– In the past, most boards were made up of former CEOs or senior executives who had had an opportunity to develop their executive skills over a long career. As we aim for greater board diversity, we are seeing a wider range of appointees, some of whom may not have fully-developed executive skills. For example, many female directors have chosen to become a director at an earlier point in their career than their male counterparts. In these instances, development is critical for optimum potential. This can be achieved through individual 360s combined with a number of sessions with a mentor related to the board role focusing on developing strategy or more complex thinking skills, influencing skills, communication or self-management.
– Many boards appoint individuals who have had high-profile careers and whose skills and experience stack up on paper. Yet few examine a board candidate’s people skills. This means some board members may have high emotional intelligence and interpersonal skills while others’ are woeful. If we understand and examine the mix of skill sets which are required and select and develop board members on this basis, the effectiveness of boards will improve. Even so, adults require ongoing focus on their own self-awareness and development otherwise their personal learning and understanding will stagnate and their thinking and perspectives will be limited.
– To be an effective board member, non-executive directors need to invest their own time into the organisation they’re involved in. This means much more than turning up to board meetings well prepared – it means devoting time between board meetings to better understand the operational aspects of the business and the challenges and opportunities faced by the business and industry. Importantly, this involves NEDS meeting a diverse cross-section of people throughout the organisation – gaining exposure to high potential candidates for succession to help them form their own views and getting a personal feel for the culture at the ‘coal face’ and not just as it is represented by the executive level.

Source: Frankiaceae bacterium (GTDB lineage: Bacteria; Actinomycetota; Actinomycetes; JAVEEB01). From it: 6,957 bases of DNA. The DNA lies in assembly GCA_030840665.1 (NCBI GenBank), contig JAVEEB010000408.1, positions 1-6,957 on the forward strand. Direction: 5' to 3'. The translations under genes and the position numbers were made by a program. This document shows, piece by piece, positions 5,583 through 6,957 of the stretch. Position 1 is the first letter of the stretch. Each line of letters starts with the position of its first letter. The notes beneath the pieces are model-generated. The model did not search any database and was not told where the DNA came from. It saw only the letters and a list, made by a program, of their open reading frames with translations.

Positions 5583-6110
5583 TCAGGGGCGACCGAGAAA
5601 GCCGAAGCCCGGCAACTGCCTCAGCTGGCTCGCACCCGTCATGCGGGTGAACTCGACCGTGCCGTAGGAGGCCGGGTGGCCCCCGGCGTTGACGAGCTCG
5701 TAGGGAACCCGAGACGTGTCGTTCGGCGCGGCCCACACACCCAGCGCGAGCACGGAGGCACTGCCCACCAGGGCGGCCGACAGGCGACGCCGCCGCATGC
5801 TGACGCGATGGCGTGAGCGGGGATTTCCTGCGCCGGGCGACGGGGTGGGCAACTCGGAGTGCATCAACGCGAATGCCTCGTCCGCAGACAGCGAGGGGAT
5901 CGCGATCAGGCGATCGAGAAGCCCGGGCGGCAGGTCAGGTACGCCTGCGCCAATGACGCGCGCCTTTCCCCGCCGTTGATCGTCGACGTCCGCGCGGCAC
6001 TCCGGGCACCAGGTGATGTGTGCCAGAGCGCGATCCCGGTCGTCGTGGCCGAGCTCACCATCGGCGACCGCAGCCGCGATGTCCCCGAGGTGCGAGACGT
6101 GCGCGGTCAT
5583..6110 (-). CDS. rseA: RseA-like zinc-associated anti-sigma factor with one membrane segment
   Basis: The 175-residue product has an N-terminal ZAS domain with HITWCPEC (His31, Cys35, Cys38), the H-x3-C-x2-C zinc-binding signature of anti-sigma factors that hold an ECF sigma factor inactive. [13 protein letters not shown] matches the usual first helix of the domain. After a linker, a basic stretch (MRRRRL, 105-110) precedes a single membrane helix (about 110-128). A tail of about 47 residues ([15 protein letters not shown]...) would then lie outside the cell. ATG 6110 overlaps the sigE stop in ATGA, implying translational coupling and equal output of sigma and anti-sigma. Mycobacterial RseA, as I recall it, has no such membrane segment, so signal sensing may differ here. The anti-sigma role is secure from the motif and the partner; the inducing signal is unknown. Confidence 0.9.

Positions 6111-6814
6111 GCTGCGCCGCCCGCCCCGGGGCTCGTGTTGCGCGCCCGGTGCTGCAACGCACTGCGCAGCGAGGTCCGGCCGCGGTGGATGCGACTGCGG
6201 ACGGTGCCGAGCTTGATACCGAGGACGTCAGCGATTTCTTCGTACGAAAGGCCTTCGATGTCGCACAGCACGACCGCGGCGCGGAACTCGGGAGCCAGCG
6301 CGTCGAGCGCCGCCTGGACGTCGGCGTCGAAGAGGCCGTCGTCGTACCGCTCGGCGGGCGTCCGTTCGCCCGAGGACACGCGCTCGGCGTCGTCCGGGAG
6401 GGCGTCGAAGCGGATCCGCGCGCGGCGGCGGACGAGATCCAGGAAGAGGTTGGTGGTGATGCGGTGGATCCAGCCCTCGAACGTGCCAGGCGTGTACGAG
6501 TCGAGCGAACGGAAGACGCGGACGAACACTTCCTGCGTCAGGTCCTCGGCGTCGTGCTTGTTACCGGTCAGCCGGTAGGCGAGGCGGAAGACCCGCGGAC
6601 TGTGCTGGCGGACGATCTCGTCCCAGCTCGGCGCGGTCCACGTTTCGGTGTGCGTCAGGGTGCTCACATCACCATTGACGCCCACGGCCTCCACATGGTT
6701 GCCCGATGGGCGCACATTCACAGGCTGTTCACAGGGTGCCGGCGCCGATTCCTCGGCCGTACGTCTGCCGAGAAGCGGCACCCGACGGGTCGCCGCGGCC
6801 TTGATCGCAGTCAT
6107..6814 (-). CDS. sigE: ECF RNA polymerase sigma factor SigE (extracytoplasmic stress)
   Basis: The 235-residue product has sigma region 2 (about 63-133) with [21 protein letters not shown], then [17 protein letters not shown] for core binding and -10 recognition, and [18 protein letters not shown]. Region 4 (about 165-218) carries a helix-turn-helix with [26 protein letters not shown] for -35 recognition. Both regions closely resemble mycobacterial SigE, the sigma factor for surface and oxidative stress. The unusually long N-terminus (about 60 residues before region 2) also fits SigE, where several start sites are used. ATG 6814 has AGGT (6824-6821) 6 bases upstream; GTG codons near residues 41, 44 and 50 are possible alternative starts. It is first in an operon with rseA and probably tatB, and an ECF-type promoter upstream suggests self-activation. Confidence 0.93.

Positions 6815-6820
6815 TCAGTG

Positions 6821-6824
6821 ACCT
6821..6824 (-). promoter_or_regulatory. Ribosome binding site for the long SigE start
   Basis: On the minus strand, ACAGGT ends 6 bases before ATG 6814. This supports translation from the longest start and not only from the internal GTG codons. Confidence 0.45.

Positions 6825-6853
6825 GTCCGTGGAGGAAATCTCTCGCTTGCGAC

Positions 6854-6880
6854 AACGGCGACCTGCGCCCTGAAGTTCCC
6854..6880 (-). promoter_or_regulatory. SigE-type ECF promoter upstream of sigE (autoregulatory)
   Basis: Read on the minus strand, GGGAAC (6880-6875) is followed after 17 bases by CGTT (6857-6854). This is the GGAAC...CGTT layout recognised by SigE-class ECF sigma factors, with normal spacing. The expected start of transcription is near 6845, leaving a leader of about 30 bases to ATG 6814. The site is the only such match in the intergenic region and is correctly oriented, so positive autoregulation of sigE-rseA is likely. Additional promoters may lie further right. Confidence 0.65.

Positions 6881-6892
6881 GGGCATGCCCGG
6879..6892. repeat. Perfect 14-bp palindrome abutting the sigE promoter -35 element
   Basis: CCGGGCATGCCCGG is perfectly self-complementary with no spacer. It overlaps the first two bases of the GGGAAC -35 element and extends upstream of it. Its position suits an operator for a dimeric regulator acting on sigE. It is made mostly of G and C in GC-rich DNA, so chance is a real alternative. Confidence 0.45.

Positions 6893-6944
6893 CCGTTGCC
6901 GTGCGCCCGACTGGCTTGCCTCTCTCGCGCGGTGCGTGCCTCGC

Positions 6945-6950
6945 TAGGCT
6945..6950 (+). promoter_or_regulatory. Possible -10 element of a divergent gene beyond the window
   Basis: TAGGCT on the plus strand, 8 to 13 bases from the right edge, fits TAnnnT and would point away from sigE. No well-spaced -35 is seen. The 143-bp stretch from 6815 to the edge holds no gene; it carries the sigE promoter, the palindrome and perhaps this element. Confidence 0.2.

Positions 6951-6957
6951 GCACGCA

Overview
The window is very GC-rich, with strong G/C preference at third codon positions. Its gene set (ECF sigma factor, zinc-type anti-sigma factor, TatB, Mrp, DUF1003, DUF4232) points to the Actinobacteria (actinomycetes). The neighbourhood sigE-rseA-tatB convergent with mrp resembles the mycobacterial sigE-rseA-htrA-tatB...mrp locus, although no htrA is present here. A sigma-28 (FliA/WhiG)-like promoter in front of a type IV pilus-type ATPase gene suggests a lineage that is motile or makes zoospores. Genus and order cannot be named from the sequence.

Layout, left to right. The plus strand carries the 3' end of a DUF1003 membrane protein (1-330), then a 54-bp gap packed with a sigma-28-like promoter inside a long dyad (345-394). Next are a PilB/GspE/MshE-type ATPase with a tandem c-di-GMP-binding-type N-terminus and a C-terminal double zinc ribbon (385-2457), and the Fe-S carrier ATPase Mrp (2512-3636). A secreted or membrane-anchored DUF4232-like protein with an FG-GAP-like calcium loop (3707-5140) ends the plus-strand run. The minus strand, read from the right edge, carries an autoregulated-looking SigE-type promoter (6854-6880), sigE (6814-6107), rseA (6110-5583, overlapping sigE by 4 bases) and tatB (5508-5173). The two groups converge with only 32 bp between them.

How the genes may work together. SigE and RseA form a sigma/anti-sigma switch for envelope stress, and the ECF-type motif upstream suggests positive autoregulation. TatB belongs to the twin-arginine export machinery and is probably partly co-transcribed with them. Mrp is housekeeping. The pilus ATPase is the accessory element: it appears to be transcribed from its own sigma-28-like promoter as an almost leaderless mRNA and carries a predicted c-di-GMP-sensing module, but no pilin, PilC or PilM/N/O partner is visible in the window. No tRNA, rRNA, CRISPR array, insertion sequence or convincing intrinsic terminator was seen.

– Finally, the most effective boards are those with members who bring to the boardroom diverse skills, knowledge and abilities. This could involve continued learning across areas as diverse as leadership, strategy, psychology, spirituality, ethics and history. I have read that directors should have "innate curiosity”. This means they read and listen widely, are open to new experiences, and look to every new conversation with a desire to better understand the person they’re conversing with and the world in which they live.
Virginia Mansell is Executive Director of the Stephenson Mansell Group, a pre-eminent Australian leadership development firm. She holds a BA in Psychology and Statistics, a Postgraduate Degree in Counselling Psychology, and has been a registered psychologist for 18 years. In 2009 Virginia published her first book, The Focused Executive: Leadership & Management Skills in Challenging Times. www.smgrp.com.au